• 75% distributed equally, 25% to clubs with below-average team revenue in proportion to how far below

Mlb revenue sharing 1996 20011
MLB revenue sharing, 1996-2001

  • Exacerbated competitive imbalance

    • Low payroll to maximize profit

    • Owners pocket large share of revenue sharing money, instead of using to improve team quality

    • Reward owners for doing poorly

  • Introduction of luxury tax on high team payrolls

Mlb revenue sharing 2002 2006
MLB revenue sharing, 2002-2006

  • Tax 34% net local revenue

    • Plus additional money from MLB central fund, 43.3M in 2003, 57.7M in 2004, 72.7M in 05-06

  • Luxury tax: threshold increase every year

    • Payments: NYY 11.8M in 03, 30M in 04, 34.1M in 05. BOS 3.1M in 04, 4.2M in 05, Angels 0.9M in 04

  • Minimum payroll rejected

Mlb revenue sharing 2007 2011
MLB revenue sharing, 2007-2011

  • Each team 34% net local revenues to a pool (straight pool)

    • ~70% of total shared revenues

  • National revenues (media, licensing, sponsorship…) (split pool)

    • Taxes levied on teams above median in revenue and distributed to teams below in proportion to how far below the median

  • Luxury tax: threshold increase every year

    • $148 M for 2007, $155 M for 2008, $162 M in 2009, $170 M in 2010 and $178 M in 2011

    • Tax rate: 22.5% first time, 30% 2nd time, 40% 3rd time

Nba revenue sharing
NBA revenue sharing

  • Equal share of national TV and merchandise revenues

  • Gate revenues not shared

Nhl revenue sharing
NHL revenue sharing

  • Equal share of national TV and merchandise revenues

  • Gate revenues not shared

  • Recipients of Player Compensation Cost Redistribution Fund in CBA 2005(06)-2010(11)

    • Weak Canadian dollar, pay player in US dollar, hurt teams in Canada

    • bottom half (bottom 15) in League revenues

    • operate in markets with a Demographic Market Area of ≦2.5 million TV households.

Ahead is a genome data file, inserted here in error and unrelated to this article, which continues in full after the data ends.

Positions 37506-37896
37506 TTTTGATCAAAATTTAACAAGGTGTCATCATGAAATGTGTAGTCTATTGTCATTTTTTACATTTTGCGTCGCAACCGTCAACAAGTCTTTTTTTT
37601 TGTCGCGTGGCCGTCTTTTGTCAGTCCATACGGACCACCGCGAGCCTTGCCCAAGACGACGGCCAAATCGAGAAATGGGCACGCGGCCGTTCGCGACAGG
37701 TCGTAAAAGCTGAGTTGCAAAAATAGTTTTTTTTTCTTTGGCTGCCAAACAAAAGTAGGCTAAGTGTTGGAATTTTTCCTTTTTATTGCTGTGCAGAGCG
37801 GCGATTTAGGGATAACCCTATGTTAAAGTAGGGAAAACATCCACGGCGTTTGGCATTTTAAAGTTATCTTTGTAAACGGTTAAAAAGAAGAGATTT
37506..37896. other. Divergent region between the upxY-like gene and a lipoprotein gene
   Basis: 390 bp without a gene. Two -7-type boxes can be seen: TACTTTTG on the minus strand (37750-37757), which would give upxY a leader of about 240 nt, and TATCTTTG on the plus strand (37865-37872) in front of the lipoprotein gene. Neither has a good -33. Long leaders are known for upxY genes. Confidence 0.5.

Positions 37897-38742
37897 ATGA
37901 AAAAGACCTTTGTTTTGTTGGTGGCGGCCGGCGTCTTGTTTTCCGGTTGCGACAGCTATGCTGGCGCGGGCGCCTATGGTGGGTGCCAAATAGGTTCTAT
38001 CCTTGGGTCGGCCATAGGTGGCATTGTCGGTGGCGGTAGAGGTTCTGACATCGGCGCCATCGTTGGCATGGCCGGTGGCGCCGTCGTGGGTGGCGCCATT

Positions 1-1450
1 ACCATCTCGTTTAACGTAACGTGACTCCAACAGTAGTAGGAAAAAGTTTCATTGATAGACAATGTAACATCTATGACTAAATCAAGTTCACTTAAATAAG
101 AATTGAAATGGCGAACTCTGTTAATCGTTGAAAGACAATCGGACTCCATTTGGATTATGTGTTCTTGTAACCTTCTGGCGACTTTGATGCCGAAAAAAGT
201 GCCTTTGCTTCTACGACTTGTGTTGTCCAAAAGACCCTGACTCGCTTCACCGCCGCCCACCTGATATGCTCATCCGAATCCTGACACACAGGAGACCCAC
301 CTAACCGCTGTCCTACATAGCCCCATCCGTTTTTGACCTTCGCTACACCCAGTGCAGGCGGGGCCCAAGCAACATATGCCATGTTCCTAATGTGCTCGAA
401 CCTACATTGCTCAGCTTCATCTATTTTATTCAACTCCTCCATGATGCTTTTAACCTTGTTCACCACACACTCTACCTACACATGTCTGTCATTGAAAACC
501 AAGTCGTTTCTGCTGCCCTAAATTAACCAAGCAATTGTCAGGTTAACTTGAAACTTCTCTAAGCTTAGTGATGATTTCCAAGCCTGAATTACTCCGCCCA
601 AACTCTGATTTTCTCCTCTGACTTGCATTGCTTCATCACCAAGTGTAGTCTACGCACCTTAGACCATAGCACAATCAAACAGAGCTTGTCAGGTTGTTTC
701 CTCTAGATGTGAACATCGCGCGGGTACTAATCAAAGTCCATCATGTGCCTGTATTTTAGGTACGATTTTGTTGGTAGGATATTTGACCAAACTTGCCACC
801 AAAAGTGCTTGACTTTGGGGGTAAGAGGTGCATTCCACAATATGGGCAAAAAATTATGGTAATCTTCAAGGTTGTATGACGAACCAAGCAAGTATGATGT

• team's revenue must increase faster than the league average

    • certain attendance levels must be met

Sportsman effect
Sportsman effect

  • An owner sacrifices financial value by expanding the talent of the club beyond the team’s profit-maximizing level

    • Significant problems for other teams when overall salaries escalate

    • Some owners overpay to assemble winning teams

  • Team owners likely fall somewhere on a continuum of profit maximizing to utility maximizing

  • Effect of competitive balance after revenue sharing

    • Profit-maximizing weaker revenue franchise  tend to keep payroll low  imbalance

    • utility-maximizing weaker revenue franchise  improve team quality  balance

Large market problem
Large-market problem

  • Historically, large-market teams win more often than smaller-market teams

  • A win more valuable to large-market team

    • Results: It hires more talent and wins more

  • Competitive imbalance is a fact of life as long as there is revenue imbalance

  • large markets still attract star players, even under salary cap

    • More chances for endorsements and other off-field activities

    • Players want to play for winning teams

Economic logic underlying revenue sharing
Economic logic underlying revenue sharing

  • Taxing on fixed costs associated with running a franchise incompatible

    • E.g. minimum payroll

  • Equally split local revenue would hurt long-run impacts on these revenue

    • Less incentive for rich teams

  • Taxing on quality reduce incentive to produce quality

    • Punish owners that try to give fans a better product

    • Reward owners for having bad teams with low payroll

Economically justified taxes